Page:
“The ability as a global manufacturer through a local ownership model isto create a repair centre where a product can be returned, screened, tested, and repaired, leveraging the talent that the Networking Academy is creating.”
Cisco is working closely with local governments to understand where it operates and how to leverage the skills in the market.
Gladden said: “We are also super excited about the National Development Plan and African Union statements which with we align: eradication of poverty, job creation, ownership, healthcare, education, it all fits in the model. So we were very excited to have the opportunity to come to Africa first to announce this. Over the next twelve months, we want to establish our first repair centres, and in the next 3 to 5 years, build that vision into a reality.”
Why Data Privacy has become a Pipe Dream
If you’re active on WhatsApp, Facebook or any other social platform, you’re not as safe as you thought, writes
AARON THORNTON, MD of Dial a Nerd
As you begin to read this, let’s perform a quick experiment! How many active conversations are you engaged in – right now – on WhatsApp? When was the last time you shared a picture or video on Instagram? Is Facebook currently open and active on one of your devices? And how many internet- connected devices are you using at this moment? Chances are, you have multiple devices running multiple applications most of the time. So what’s the problem, you ask? Since when did checking in with a high school buddy in Australia via Facebook become a dangerous act?
In reply, we say, read on if you can stomach it!
Nation-State Hacking & You
It might seem like a laughably long shot to say that you are a key player in the increasingly sinister and sophisticated world of nation-state hacking. Well, you are. Given that individuals, businesses and governments are now constantly connected, round the clock, consumers and businesses have become fair game in cyber espionage. And as we create and share more and more data, both the value and accessibility of that data increases. According to a report by McAfee, IP theft now accounts for more than 25% of the estimated $600 billion cost of cybercrime to the world economy.
With data having become the ‘new gold’, nation states are naturally pouring investment and key resources into building advanced cyber warfare tools. Indeed, entire divisions of armed forces as well as the upper echelons of corporate leadership are devising ways to harness data to gain economic, political and social power. At the highest level, tools and platforms are being developed with the specific aim of perpetrating cyber espionage and data theft. No surprise then, that the consumer and business environments are rife with increasingly advanced malware, ransomware and many other malicious hacking tools and methods.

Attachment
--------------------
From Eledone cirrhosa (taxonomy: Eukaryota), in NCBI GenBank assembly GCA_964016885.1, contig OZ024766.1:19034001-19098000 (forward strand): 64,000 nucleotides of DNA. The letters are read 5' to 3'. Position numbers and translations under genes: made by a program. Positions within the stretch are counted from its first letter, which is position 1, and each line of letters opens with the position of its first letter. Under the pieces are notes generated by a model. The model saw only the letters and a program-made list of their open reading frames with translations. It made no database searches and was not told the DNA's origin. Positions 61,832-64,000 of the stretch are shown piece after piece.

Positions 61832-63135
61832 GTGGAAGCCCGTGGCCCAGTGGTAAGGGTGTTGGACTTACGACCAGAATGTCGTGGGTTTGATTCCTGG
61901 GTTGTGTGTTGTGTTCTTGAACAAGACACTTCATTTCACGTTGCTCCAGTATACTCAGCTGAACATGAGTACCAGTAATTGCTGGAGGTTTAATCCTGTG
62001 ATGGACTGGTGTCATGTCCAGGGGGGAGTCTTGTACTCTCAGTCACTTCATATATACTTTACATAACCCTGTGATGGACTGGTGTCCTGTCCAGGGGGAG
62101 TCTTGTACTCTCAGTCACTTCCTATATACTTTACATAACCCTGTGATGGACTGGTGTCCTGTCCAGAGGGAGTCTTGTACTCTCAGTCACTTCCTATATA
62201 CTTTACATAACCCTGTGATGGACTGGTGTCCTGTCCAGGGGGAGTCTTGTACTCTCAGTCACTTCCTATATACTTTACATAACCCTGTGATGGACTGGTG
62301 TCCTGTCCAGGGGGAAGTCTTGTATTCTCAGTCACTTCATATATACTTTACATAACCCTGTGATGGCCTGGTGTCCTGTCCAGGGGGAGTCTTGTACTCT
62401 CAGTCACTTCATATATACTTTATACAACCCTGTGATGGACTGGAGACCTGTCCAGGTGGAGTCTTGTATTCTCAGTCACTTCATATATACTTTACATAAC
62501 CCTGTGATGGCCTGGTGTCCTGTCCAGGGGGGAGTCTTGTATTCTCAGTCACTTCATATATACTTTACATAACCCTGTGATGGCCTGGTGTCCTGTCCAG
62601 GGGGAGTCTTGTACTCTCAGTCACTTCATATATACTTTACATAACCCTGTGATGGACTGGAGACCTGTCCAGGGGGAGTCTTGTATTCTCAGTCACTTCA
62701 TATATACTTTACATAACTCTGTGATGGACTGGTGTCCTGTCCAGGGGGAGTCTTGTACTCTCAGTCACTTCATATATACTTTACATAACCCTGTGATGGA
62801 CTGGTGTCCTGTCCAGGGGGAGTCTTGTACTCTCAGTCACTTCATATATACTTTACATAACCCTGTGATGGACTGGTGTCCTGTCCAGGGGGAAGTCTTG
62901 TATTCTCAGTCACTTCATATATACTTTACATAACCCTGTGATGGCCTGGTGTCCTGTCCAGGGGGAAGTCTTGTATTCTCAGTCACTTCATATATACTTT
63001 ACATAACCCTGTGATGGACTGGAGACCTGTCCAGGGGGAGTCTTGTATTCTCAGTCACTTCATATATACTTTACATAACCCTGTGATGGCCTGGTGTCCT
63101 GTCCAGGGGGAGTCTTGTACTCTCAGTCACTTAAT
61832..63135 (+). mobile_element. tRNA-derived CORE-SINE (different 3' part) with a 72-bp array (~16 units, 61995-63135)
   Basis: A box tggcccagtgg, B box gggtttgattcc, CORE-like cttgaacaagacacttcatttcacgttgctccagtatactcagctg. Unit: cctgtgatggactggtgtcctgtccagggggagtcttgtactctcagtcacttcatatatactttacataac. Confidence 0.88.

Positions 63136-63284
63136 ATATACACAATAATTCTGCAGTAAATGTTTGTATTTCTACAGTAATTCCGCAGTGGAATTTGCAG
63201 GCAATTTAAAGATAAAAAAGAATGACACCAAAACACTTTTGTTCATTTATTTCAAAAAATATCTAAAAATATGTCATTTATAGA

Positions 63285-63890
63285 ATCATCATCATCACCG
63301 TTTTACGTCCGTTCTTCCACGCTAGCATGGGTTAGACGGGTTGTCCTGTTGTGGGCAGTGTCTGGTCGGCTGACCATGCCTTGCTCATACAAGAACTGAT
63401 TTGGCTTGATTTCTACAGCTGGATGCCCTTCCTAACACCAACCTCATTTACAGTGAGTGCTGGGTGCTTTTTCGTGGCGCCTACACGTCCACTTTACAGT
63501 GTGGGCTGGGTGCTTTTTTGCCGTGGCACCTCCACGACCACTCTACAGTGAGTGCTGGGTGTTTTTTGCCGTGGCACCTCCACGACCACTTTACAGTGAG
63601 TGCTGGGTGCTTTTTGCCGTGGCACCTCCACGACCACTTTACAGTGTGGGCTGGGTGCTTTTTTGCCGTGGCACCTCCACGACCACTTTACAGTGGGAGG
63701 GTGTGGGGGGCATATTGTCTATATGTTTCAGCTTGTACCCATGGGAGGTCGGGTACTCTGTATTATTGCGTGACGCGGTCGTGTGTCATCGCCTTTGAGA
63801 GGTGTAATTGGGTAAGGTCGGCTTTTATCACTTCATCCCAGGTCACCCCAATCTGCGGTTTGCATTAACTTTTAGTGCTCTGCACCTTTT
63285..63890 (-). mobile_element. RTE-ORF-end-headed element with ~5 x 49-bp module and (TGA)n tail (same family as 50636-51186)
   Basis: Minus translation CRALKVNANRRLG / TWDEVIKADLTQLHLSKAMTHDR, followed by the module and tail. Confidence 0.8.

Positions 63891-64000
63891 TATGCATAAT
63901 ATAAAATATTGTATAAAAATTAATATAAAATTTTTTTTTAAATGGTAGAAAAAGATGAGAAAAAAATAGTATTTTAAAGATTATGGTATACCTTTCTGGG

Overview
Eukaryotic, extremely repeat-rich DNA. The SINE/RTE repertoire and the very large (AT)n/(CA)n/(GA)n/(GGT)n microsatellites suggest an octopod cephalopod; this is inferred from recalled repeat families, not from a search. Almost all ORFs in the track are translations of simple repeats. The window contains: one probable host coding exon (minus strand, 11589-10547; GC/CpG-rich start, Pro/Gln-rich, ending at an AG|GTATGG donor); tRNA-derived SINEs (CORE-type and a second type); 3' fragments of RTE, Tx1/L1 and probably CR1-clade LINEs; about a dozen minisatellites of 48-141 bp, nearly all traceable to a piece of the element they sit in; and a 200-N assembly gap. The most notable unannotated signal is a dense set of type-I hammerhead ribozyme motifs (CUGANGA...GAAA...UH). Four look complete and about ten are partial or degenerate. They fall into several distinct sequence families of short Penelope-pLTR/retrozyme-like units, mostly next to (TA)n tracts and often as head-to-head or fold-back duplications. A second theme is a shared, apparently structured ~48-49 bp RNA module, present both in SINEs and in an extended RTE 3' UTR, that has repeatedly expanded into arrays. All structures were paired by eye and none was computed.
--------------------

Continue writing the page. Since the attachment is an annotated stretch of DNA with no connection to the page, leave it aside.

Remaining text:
Still not convinced? Yes, we can smell the scepticism from here! So let’s take a moment to see how this has already played out, beneath our noses.
Remember the Facebook–Cambridge Analytica data scandal of early 2018? For many, this was a watershed moment in the emerging war for consumer data – and the ensuing tensions between privacy, power and profit. Need a refresh? Well, in 2018, Facebook exposed data on up to 87 million Facebook users to a researcher who worked at Cambridge Analytica, which worked for the Trump campaign. In essence, the data was harvested without user consent and used for political purposes.
Another chilling but less direct example can be found in Russia’s meddling in the 2016 U.S. elections. According to Politico, Russia launched a massive social media campaign to ‘sow discord’ leading up to the elections. The website reported that as early as 2014, an infamous Russian “troll farm” known as the Internet Research Agency – a company linked to Russian president Putin – developed a strategy using fraudulent bank accounts and other fake identity documents to “spread distrust towards the candidates and the political system in general.”
When referring to the Russian hacks and their impact on election results, one U.S. Representative sagely noted: “They didn’t just steal data; they weaponized it.”
Ignorance is not bliss
Okay, so data is being ‘weaponized’, and ordinary people and businesses are being caught in the crosshairs of cyber warfare. A little bit frightening, but the good news is that savvy individuals like you can take steps to protect personal data and actively combat the creeping influence of juggernauts such as Facebook and Google.
Now that we’ve left you sufficiently spooked, you can get back to those demanding WhatsApp/Facebook/Instagram notifications (same company, by the way)…albeit, we hope, with a slightly altered [cyber] worldview!